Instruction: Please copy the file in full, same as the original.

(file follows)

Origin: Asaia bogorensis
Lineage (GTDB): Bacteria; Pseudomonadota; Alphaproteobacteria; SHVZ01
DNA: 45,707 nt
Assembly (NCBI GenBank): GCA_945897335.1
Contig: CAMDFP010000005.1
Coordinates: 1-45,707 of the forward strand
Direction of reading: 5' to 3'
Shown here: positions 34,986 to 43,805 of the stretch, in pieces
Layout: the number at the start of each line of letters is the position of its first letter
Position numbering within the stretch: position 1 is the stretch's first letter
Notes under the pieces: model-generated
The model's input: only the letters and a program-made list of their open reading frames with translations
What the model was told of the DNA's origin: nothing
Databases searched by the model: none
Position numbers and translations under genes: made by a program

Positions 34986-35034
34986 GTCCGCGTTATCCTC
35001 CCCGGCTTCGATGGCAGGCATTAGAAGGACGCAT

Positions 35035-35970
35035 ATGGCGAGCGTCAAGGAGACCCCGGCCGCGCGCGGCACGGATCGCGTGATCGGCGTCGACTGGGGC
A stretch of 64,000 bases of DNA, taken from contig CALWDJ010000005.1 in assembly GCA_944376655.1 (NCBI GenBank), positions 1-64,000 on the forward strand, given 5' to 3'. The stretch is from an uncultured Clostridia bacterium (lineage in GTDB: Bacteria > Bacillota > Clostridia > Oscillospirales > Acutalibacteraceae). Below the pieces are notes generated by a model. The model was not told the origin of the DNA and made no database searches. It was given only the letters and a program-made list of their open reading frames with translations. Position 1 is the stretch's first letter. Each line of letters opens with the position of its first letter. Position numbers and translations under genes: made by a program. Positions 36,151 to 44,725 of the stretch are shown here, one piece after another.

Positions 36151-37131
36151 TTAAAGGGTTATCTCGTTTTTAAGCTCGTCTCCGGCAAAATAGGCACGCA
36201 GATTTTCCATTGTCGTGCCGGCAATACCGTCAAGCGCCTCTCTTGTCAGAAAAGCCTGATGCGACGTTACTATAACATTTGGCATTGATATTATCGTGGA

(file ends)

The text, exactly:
Origin: Asaia bogorensis
Lineage (GTDB): Bacteria; Pseudomonadota; Alphaproteobacteria; SHVZ01
DNA: 45,707 nt
Assembly (NCBI GenBank): GCA_945897335.1
Contig: CAMDFP010000005.1
Coordinates: 1-45,707 of the forward strand
Direction of reading: 5' to 3'
Shown here: positions 34,986 to 43,805 of the stretch, in pieces
Layout: the number at the start of each line of letters is the position of its first letter
Position numbering within the stretch: position 1 is the stretch's first letter
Notes under the pieces: model-generated
The model's input: only the letters and a program-made list of their open reading frames with translations
What the model was told of the DNA's origin: nothing
Databases searched by the model: none
Position numbers and translations under genes: made by a program

Positions 34986-35034
34986 GTCCGCGTTATCCTC
35001 CCCGGCTTCGATGGCAGGCATTAGAAGGACGCAT

Positions 35035-35970
35035 ATGGCGAGCGTCAAGGAGACCCCGGCCGCGCGCGGCACGGATCGCGTGATCGGCGTCGACTGGGGC
A stretch of 64,000 bases of DNA, taken from contig CALWDJ010000005.1 in assembly GCA_944376655.1 (NCBI GenBank), positions 1-64,000 on the forward strand, given 5' to 3'. The stretch is from an uncultured Clostridia bacterium (lineage in GTDB: Bacteria > Bacillota > Clostridia > Oscillospirales > Acutalibacteraceae). Below the pieces are notes generated by a model. The model was not told the origin of the DNA and made no database searches. It was given only the letters and a program-made list of their open reading frames with translations. Position 1 is the stretch's first letter. Each line of letters opens with the position of its first letter. Position numbers and translations under genes: made by a program. Positions 36,151 to 44,725 of the stretch are shown here, one piece after another.

Positions 36151-37131
36151 TTAAAGGGTTATCTCGTTTTTAAGCTCGTCTCCGGCAAAATAGGCACGCA
36201 GATTTTCCATTGTCGTGCCGGCAATACCGTCAAGCGCCTCTCTTGTCAGAAAAGCCTGATGCGACGTTACTATAACATTTGGCATTGATATTATCGTGGA